Not Sure This Whole Literacy Thing is Working: Thinking twice about HDHP plans

November 25, 2015 Ray Catudal

Health literacy is still a huge issue with insurance shoppers. At the recent IHC conference, I learned that 57% of life insurance policy holders didn’t understand what a ‘death benefit’ is. Only 17% are even aware that OE began Nov 1 according to a KFF poll. Many Californians don’t know that preventative care is included in HDHP plans, and I’m betting most are unaware of the increased penalty of $695 per adult for not having health insurance.

What types of calls or questions are you getting about health insurance today? Frequently, I see and hear questions regarding HSAs. Kaiser Family Foundation tells us that once again it’s likely that we will see an increase in enrollment into HDHPs and HSA accounts for 2016.  But are these plans really as good as many are touting?

Are HDHP plans the best bet?

I can see where employers may be happy transitioning employees to this type of plan to lower costs, but I remain skeptical if it’s a good fit for most employees. I’m not sure if new enrollees understand what they’re getting into or if they truly realize that employees will have to pay a minimum deductible of $1300 for themselves or $2600 for their family, and even more up front before their health plan pays a penny. With incomes in the US stagnating for the third straight, being able to pay cash upfront can be a big challenge for individuals and families, even if employers contribute to their HSA accounts. 

According to the Federal Reserve Board, 47% of U.S. families do not have a financial cushion large enough to pay unexpected bills. Having an income over 100k doesn’t necessarily help either; 25% would still have to pay it over time. Combine this with Cardhub’s study underlining growing credit card balances and increasing debt, and you can see where there may be a problem. In addition, the verdict is still out if patients are avoiding health care services altogether, due to these unexpected costs.

Luckily, one HSA account administrator is helping address these challenges with their ‘HSA on demand program’. It allows policy holders to access the full year’s employer’s HSA contribution at any time of the year. This can be especially helpful if an unexpected expenses arises in January.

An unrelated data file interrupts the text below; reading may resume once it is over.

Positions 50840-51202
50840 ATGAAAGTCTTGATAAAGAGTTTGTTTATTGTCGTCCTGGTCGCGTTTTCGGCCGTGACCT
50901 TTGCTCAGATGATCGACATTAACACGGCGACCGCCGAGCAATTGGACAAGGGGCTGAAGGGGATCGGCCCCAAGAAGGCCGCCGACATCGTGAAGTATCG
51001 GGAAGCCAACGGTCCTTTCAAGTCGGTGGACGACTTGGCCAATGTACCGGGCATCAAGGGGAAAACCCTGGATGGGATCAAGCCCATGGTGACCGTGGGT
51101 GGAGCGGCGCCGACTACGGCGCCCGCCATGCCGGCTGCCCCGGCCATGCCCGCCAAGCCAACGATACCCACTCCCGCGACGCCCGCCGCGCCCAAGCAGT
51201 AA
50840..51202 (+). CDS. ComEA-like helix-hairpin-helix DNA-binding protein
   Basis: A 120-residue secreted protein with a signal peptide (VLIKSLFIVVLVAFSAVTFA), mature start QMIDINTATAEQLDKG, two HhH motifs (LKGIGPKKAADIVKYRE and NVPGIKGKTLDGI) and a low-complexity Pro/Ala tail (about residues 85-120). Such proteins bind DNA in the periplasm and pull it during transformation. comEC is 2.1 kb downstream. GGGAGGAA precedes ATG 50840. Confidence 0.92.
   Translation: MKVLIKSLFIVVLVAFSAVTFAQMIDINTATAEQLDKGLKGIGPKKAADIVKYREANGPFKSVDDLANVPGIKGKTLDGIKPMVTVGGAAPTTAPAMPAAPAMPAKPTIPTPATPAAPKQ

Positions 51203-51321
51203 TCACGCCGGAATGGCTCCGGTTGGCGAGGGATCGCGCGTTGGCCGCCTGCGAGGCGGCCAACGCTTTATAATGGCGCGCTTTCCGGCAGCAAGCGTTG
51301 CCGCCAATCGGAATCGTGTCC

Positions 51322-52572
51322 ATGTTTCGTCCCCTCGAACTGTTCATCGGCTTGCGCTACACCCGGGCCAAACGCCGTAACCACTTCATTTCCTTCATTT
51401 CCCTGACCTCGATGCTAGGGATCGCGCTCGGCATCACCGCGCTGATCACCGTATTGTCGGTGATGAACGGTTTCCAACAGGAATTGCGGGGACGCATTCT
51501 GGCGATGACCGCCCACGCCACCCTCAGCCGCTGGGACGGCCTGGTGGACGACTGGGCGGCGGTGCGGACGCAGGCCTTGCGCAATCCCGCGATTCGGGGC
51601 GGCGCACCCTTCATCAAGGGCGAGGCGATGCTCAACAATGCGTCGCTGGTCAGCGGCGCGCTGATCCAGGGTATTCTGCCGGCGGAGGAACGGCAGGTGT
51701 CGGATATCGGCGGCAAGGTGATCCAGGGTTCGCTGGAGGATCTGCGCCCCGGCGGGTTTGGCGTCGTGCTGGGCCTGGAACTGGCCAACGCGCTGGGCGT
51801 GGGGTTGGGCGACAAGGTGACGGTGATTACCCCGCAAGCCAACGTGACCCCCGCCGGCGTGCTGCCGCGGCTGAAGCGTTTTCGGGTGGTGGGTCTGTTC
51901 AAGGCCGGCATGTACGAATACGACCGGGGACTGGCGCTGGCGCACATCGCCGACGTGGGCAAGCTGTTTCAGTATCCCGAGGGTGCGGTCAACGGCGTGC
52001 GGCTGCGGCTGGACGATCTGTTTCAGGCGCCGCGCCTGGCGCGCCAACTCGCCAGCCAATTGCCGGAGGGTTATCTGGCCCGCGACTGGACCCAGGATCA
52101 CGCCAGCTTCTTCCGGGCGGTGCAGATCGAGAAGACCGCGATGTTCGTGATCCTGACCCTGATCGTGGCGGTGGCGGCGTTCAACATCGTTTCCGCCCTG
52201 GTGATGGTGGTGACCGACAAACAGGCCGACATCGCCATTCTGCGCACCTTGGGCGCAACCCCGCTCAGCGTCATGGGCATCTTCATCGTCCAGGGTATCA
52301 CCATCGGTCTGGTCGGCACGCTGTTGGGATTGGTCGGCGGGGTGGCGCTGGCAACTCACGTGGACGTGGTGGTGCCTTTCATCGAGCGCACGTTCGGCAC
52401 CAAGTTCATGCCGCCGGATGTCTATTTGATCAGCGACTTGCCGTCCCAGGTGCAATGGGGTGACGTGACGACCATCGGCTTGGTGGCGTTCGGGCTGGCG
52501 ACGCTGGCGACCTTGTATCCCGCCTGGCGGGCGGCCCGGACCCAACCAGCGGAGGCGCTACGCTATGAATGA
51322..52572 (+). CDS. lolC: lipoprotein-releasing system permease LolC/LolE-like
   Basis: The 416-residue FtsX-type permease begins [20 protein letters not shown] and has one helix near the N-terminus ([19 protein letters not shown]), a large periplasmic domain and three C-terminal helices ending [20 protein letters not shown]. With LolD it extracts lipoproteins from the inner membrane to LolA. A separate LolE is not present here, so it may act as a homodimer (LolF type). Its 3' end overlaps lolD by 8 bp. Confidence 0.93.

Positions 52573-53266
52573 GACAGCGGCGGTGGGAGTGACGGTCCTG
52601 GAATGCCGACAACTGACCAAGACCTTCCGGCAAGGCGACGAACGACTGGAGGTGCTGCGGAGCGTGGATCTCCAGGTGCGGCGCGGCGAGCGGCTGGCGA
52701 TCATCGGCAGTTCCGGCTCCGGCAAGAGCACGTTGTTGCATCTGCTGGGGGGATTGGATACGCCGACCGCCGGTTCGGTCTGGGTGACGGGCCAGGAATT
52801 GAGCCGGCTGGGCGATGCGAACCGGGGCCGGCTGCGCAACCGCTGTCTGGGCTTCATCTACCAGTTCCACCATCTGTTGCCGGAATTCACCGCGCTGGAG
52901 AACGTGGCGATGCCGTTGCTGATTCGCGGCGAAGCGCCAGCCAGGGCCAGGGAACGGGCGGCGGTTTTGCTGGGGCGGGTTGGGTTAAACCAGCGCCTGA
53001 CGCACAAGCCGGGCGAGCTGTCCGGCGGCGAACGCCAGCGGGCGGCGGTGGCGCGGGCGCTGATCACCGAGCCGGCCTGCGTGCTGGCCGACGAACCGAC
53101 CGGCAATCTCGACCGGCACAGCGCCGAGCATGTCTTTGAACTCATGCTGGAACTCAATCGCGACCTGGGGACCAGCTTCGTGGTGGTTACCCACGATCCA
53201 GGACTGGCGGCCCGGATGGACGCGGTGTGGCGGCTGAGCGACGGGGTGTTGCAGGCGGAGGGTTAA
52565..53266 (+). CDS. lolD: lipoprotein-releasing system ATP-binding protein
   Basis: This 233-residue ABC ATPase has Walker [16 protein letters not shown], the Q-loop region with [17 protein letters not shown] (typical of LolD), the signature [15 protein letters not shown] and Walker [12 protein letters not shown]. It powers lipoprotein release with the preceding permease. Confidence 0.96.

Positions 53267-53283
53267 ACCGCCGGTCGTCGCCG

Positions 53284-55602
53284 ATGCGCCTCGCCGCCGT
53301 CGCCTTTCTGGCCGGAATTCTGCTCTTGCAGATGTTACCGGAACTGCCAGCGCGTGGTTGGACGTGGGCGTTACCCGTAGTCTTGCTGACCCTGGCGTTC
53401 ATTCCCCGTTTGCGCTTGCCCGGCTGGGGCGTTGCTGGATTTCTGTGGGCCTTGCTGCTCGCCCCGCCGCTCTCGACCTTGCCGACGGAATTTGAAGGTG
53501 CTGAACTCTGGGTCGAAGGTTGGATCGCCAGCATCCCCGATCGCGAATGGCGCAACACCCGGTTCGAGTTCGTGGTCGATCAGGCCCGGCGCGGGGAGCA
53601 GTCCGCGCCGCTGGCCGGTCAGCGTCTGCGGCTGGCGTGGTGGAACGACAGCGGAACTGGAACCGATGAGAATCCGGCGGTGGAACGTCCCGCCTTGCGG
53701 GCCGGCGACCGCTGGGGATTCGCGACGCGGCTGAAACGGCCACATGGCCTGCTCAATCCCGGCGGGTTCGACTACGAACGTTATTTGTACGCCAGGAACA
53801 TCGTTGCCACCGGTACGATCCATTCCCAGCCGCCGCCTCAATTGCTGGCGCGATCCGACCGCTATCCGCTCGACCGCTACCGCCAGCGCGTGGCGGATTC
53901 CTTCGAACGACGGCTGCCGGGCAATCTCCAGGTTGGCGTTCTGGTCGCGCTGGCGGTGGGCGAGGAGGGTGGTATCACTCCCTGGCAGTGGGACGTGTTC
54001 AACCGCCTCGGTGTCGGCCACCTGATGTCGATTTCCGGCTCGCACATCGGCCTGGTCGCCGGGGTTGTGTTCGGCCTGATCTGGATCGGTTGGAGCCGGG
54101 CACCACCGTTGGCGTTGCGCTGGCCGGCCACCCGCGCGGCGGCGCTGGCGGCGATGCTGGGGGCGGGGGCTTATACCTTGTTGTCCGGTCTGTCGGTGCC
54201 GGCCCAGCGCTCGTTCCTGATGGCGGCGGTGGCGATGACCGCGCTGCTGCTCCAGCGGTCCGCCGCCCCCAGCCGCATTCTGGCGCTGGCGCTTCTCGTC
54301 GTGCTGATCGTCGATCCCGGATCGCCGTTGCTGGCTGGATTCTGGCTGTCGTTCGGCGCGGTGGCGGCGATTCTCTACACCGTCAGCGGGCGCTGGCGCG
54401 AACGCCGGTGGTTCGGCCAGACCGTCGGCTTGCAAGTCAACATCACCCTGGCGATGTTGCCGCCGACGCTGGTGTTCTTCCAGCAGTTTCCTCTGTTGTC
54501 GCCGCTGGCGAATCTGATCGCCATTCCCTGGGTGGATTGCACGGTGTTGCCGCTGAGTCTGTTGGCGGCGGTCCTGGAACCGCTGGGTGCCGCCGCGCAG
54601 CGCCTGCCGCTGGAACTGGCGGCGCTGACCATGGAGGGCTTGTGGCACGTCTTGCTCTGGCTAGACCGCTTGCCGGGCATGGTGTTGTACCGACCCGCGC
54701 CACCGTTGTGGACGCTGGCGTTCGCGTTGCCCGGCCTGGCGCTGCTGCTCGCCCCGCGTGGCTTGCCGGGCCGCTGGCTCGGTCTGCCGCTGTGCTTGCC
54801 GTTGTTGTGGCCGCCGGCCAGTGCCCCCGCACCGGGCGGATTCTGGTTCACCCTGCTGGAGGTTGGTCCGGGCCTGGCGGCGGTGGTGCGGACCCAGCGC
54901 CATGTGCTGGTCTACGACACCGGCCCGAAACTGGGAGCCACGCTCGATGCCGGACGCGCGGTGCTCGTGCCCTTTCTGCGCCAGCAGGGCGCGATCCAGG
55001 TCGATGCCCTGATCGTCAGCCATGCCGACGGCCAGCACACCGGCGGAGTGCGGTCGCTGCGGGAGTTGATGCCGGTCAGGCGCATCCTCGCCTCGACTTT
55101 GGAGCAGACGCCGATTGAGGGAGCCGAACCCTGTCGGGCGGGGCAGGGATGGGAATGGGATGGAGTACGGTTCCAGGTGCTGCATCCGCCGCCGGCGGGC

What to do...

I recommend thoroughly educating policy holders on how these plans work. It wouldn’t hurt to have an Avatar walk them through the enrollment process, explaining all of the details of a plan or coverage type in a friendly and helpful manner. If you contact Codebaby today, chances are high that your avatar will be able to go-live before open enrollment ends January 30th. Test pilots are even available. Fully animated 3D virtual assistants have a much higher engagement rate than a 2D education slide show or video.

Unless consumers are fully educated up front, you may end up having a tough time keeping your customers/employees happy and retaining them next year. I hope this helps stimulate the discussion around the Thanksgiving dinner table. Happy Turkey Day and safe travels.


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About the Author

Ray Catudal

As Director of Healthcare Consulting, Ray is focused on CodeBaby’s healthcare specific customers and delivering on CodeBaby’s mission of customer centricity. With over 20 years of experience in medical devices, healthcare and technology, specifically: ehealth, health insurance, and software, Ray is a subject matter expert who contributes to industry articles, and speaks at trade shows and events.

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